World War Z will feature Brad Pitt battling zombies this upcoming summer in this action horror flick. Based upon Max Brooks‘ apocalyptic novel of the same name, Brad Pitt plays Gerry Lane of the United Nations who is traveling the world in search of the origins of the zombie pandemic.
Entertainment Weekly managed to interview visual effects supervisor John Nelson.
“They are like predatory animals that can’t control themselves,” John Nelson said about the zombies. “I worked with tigers [while shooting Gladiator], and if you watch them when a horse goes by they go batty, even if they know they can’t reach it. When Zs see humans they do same thing, they activate. They launch themselves.”
The goal is for the film’s zombies to be unique by making them more “predatory.”
“Everyone has seen everything in this genre,” Nelson said. “So of course we looked to try to find something new. And we have some.”
The design teams used real-life predators for conceiving their new version of the pop culture zombie.
“[Our zombies] move like birds or school of fish, too, in reactive formations, and it’s not because they have a higher level of [shared] thinking or communication – it’s about their nature and the fact that their instinct to infect is so basic, efficient, and overpowering,” Nelson explained. “They will go through anything. If they lose both legs, they will walk on their hands. They lock in and they’re like salmon going upstream or sperm swimming to be the first to egg.”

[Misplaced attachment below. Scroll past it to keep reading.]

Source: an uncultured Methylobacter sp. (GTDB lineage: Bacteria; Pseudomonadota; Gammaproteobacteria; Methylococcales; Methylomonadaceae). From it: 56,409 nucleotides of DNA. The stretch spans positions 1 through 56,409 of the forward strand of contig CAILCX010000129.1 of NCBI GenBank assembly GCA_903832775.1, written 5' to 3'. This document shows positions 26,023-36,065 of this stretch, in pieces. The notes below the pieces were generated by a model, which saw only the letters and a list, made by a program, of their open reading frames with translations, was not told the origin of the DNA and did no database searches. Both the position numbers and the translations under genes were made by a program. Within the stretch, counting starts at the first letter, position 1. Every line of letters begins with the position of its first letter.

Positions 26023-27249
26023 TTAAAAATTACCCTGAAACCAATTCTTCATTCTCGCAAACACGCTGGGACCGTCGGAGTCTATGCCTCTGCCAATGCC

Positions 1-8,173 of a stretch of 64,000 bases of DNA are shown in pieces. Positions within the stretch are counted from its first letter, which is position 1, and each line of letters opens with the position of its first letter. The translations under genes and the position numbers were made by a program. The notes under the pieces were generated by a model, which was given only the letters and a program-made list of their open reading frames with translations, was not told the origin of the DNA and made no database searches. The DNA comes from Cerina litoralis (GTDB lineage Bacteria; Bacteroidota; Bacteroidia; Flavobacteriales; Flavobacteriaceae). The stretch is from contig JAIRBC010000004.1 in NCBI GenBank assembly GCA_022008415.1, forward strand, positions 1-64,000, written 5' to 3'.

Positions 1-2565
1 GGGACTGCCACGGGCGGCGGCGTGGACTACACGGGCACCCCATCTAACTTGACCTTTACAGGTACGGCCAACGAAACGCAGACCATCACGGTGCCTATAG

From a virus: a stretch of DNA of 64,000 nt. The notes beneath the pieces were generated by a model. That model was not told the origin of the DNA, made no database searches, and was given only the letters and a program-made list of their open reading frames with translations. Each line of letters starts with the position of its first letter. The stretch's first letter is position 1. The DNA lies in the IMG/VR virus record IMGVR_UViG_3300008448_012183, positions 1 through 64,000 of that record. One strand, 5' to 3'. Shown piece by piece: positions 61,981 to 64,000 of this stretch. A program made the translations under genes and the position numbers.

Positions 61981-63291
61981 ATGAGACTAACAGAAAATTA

If World War Z does well at the box office it may be turned into a trilogy in order to finish the entire story of the novel. But Entertainment Weekly has insights on the challenges World War Z will face in meeting this goal.
“First the $180 million project will have to overcome a bumpy production that already has vultures circling overhead. Filming began in summer of 2011 with an eye toward a release this holiday season, but as weeks became months the disagreements grew between director Marc Forster (Finding Neverland) and producer-star Pitt. Earlier this year, the December release date was tossed out the window, and in the summer, the third act of Matthew Carnahan’s script got the same sort of farewell fling. Despite the third act footage that was already in the can, Prometheus writer Damon Lindelof was brought in to write a new ending — both literally and figuratively — for the venture. Of course, the new scenes and re-shoots pushed the film costs up as well, putting more pressure on all involved…”
World War Z should be a welcome addition for fans of The Walking Dead and other zombie flicks if it stays true to its novel roots. Has anyone else read Max Brooks’ World War Z?